Differently able

Growing up with a serious health condition I knew I was different to my  friends (I had blue lips for a start!) and it took  me longer to do certain things but this didn’t mean I was dis- abled I was just differently able.INCLUSION

Being differently able meant that when it came to applying for jobs I could offer employers a range of skills and experiences I’d developed, skills and experiences able bodied people may not have gained.   What I’m trying to say is that having a disability or health condition can actually make you more employable as you’ll have inadvertently developed a range of different skills.

·         Adaptability living with a disability of health problems means that you’ll be adaptable, having worked out individual ways to overcome everyday problems.  Being able to demonstrate this will show employers that you are able to respond and cope with a range of different situations.

·         Time Management Balancing hospital visits, the need to take regular breaks and the fact that just simply takes you longer to carry out tasks with university work and other commitments means you’ll have developed  excellent time management skills. The ability to plan and prioritise your workload will impress employers.

·        Negotiation Whether it was with health care provider about treatment or the university about deadlines or access to buildings chances are those with a disability or health condition have got pretty good at negotiating! Negotiation will be vital in any work place as you meet and deal with new colleagues and situations.

·         Specific aptitudes in many cases having a disability might make you better at something than others. For example many people with dyslexia can be more creative and those on the autistic spectrum may have talents in the mathematical, mechanical or musical areas.

·         Empathy I believe that having a health problem or disability means that you are more likely to be able to identify with someone else’s feeling and be able to put yourself in their shoes. If you want to work in a customer facing environment like me empathy will be essential.

·         Commitment and determination  Let’s face it it’s much more of an achievement to get a degree if you have a disability or heath concern! Employers will be impressed by your commitment and determination. This was certainly true in my case. Disclosing the fact that I had finish my degree whilst in hospital impressed my current employers who felt if I could deal with that I could deal with most things. And guess what they were right!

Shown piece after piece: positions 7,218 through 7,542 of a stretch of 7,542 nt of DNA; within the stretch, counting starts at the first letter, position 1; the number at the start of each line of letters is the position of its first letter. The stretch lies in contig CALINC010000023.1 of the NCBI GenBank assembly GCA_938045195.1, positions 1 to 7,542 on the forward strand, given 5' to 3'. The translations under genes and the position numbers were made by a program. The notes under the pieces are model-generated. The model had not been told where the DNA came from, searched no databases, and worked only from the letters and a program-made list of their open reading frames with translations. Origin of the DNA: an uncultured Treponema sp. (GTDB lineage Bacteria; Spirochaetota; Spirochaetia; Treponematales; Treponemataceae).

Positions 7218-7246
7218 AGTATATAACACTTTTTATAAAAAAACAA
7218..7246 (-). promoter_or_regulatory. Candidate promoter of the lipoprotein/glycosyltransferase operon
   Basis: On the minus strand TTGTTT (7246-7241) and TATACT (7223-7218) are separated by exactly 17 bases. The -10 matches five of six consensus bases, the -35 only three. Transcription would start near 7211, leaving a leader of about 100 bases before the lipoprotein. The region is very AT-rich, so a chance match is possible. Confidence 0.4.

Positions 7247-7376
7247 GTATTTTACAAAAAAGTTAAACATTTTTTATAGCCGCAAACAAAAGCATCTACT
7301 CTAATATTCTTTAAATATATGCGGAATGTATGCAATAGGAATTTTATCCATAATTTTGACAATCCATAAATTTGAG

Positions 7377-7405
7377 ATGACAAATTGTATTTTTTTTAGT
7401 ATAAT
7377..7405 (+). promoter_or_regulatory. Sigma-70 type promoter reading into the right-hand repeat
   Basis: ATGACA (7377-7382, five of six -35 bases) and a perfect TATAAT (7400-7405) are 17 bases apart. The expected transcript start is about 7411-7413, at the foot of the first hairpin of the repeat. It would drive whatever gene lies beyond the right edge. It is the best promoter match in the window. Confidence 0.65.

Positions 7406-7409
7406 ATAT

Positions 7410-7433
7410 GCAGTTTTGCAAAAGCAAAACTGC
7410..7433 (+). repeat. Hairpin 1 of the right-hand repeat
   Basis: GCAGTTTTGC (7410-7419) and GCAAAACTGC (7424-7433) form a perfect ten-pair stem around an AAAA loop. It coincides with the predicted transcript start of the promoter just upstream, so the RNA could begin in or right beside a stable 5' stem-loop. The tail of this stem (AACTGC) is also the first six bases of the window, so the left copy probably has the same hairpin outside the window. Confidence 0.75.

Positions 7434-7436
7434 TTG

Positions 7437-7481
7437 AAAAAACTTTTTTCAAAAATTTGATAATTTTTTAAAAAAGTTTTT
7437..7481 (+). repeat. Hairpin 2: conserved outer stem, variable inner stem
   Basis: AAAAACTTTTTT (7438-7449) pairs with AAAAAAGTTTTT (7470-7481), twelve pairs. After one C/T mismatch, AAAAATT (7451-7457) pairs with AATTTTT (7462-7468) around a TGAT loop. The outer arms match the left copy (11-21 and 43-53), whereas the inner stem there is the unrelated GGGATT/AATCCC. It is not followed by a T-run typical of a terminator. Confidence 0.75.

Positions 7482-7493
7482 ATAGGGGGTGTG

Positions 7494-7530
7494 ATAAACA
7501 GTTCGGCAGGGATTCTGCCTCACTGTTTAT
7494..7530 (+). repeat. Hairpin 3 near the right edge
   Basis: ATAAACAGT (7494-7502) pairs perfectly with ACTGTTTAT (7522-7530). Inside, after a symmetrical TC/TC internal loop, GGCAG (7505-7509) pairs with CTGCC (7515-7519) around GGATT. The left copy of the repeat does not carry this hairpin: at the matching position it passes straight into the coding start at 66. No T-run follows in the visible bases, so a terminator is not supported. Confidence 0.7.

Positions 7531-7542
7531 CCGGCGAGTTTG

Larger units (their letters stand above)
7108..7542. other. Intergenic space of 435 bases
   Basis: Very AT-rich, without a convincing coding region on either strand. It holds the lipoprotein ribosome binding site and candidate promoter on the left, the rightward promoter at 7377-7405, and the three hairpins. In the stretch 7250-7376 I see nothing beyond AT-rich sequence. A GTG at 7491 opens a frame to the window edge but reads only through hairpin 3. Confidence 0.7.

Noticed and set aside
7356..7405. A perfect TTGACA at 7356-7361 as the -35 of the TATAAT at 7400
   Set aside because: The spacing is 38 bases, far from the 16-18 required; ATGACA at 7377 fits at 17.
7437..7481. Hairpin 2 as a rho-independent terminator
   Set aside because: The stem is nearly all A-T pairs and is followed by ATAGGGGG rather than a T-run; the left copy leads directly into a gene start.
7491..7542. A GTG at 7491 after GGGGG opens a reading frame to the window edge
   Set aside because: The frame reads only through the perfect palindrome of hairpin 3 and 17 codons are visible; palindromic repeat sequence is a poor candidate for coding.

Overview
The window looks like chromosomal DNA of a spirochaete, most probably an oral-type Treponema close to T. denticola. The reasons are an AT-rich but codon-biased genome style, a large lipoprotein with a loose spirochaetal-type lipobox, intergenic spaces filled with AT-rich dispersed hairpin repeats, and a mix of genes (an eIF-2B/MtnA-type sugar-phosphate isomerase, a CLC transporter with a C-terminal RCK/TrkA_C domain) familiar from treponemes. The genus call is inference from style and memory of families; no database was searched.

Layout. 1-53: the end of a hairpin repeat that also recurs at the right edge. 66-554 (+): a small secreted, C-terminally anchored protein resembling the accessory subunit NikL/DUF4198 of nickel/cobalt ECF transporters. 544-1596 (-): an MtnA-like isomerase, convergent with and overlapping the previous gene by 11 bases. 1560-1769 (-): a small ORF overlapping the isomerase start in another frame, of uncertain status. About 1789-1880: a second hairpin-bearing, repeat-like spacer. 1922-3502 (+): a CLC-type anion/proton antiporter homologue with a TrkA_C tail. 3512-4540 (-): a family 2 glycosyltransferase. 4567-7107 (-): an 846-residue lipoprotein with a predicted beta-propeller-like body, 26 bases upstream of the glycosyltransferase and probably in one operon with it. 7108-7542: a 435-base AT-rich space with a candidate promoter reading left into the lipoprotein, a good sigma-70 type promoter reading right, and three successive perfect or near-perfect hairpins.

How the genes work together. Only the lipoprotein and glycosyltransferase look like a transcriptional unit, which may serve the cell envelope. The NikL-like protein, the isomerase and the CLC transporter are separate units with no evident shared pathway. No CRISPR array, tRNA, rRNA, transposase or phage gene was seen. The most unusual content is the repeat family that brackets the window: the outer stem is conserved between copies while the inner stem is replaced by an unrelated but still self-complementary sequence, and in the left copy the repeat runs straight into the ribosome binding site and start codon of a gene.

Yes, dealing with a disability of health problem can be very difficult at times but when disclosing it to an employer it’s vitally important that you are positive about it. Don’t be afraid to emphasise your positive achievements in the face of adversity but avoid focusing solely on your disability throughout your application. As with any application your focus should be on showing the employer you are right for the job. Luckily for you the experiences you will have been through as a disabled student or someone with a long term health condition could give you the edge over other candidates.

G    For more information about  disclosing a disability of health problem to employers use our ‘Employment support / Advice on Disclosure for Disabled Students & Graduates’  or if you are a recent graduate you may be eligible to book a guidance appointment to talk it over with a careers consultant.

Comments

  1. Hi Natasha, I am also a great believer of using the term “differently-abled” rather than “disabled” – the latter which I feel has negative connotations as opposed to the former. I enjoyed reading this post and wholeheartedly echo your contention that those ‘differently-abled’ are potentially even more employable as a result of their varied range of skills.

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